Thailand nixes plan to allow foreigners to buy land after backlash

Thailand PM Prayut Chan-o-cha said the plan “isn’t scrapped” altogether as it’s going to be reviewed afresh to address concerns. PHOTO: BLOOMBERG

BANGKOK – Thailand junked a new proposal to allow foreigners to buy land for housing after the plan triggered a public backlash, with opposition parties saying the move was akin to “selling out” the country.

The Cabinet approved an Interior Ministry proposal to pull the plan for further reviews, government spokesman Anucha Burapachaisri told a briefing after a meeting in Bangkok on Tuesday. The government will analyse public opinion and feedback to evaluate the overall impact, he said.

The plan “isn’t scrapped” altogether as it is going to be reviewed afresh to address concerns, Prime Minister Prayut Chan-o-cha told reporters.

The regulation, endorsed by Mr Prayut’s Cabinet in October, sought to allow foreigners with long-term resident visas the right to buy land for housing as part of measures to draw more foreign investment to rebuild the nation’s economy in the post-pandemic era. 

Under the proposal, professionals, high-net-worth individuals and retirees were to be allowed to purchase up to 1 rai (0.16ha) of land if they invested at least 40 million baht (S$1.52 million), including the price of the land, for a minimum period of three years.

But the opposition flayed the plan, saying the move may further dim the prospect of landless Thais ever owning homes, and the minimum investment requirement will not reinvigorate the economy.

The investment options offered to foreigners included bonds issued by the government, Bank of Thailand and state-owned enterprises, as well as certain real estate mutual funds and property trust funds.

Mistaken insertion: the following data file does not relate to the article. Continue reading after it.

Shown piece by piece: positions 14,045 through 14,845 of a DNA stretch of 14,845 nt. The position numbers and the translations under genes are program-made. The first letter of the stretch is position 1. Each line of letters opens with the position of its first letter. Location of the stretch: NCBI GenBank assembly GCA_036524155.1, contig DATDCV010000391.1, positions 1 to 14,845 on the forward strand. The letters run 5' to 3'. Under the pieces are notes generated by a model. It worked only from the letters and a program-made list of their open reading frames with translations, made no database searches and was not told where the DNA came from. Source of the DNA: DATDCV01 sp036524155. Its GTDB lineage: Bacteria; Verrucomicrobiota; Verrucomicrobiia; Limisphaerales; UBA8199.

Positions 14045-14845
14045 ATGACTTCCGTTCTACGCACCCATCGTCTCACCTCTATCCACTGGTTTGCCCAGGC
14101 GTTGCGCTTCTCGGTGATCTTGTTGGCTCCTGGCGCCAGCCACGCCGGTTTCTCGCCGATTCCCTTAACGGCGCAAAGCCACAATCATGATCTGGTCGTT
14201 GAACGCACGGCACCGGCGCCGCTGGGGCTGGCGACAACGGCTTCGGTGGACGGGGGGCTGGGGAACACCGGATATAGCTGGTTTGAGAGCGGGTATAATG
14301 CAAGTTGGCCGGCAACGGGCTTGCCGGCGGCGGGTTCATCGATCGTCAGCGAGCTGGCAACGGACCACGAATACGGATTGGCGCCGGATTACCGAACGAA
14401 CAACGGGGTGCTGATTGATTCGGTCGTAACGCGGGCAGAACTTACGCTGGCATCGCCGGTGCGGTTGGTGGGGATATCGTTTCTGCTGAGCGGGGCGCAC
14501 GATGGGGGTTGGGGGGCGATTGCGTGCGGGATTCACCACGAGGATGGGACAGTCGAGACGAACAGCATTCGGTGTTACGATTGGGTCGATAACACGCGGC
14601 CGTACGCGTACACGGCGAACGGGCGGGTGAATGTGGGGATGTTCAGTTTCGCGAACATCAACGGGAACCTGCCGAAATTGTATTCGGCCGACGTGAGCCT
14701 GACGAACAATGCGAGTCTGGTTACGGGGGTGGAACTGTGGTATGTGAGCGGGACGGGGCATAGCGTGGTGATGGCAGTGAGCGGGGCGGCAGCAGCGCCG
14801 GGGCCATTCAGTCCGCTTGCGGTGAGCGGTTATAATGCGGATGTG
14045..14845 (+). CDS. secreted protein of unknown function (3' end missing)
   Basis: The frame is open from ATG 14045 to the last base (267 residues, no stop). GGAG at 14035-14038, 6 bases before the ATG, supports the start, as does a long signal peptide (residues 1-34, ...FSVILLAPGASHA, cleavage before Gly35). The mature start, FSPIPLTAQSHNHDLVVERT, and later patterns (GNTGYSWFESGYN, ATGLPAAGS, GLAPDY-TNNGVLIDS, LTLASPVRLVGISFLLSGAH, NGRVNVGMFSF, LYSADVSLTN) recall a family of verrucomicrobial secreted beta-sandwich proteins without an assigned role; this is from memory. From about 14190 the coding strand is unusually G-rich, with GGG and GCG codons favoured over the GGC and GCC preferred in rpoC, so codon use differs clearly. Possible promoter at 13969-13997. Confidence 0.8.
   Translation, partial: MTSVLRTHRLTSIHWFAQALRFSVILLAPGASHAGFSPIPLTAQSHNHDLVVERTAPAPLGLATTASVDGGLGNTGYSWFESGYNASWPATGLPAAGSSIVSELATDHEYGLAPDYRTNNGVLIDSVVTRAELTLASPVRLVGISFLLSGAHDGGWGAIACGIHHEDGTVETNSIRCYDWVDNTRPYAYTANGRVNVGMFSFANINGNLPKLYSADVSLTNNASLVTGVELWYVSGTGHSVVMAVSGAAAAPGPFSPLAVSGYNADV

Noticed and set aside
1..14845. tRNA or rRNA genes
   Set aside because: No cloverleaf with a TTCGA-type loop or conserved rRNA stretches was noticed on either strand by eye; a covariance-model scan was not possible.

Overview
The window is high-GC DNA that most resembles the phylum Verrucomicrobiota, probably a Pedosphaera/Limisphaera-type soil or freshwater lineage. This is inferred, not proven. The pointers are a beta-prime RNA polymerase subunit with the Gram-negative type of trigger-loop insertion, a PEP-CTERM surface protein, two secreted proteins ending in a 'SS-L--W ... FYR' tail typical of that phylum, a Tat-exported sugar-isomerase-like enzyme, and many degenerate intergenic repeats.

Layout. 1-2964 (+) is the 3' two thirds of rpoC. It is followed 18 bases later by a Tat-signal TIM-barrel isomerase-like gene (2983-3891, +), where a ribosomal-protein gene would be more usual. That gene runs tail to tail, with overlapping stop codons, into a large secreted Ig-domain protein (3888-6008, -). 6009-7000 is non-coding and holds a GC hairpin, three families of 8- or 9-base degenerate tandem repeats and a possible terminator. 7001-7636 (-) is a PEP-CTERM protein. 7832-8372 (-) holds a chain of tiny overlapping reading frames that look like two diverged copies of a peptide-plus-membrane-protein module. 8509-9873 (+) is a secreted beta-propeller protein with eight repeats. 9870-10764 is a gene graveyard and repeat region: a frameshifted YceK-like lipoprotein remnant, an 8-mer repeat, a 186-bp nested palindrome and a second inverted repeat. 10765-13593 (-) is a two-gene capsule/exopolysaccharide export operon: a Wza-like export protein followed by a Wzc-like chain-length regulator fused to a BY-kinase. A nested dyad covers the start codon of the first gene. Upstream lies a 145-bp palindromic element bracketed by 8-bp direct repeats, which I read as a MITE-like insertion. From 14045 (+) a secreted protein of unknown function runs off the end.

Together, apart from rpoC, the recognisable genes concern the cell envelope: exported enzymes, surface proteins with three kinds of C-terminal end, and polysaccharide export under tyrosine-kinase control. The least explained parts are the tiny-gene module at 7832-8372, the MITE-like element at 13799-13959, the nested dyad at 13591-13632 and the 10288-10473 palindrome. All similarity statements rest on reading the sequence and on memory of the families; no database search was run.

Interior Minister Anupong Paochinda called the issue “a delicate matter” and said that a study was needed to weigh the advantages and disadvantages.

Thailand has been on a drive to lure foreign investment to boost the economy, including long-term visa schemes and income tax breaks for “high potential” foreigners, wealthy retirees and skilled professionals.

South-east Asia’s second-largest economy is expected to grow 3.3 per cent in 2022 and has for decades been one of Asia’s most popular destinations for Western expatriates, businesses and retirees.

Thai property ownership by foreign individuals is currently limited mainly to condominium units or through complicated long-term lease agreements.

Foreigners still can purchase land under a ministerial regulation, effective since 2002, Mr Anucha said. But fewer than a dozen deals have been struck in about two decades, according to local media. BLOOMBERG, REUTERS

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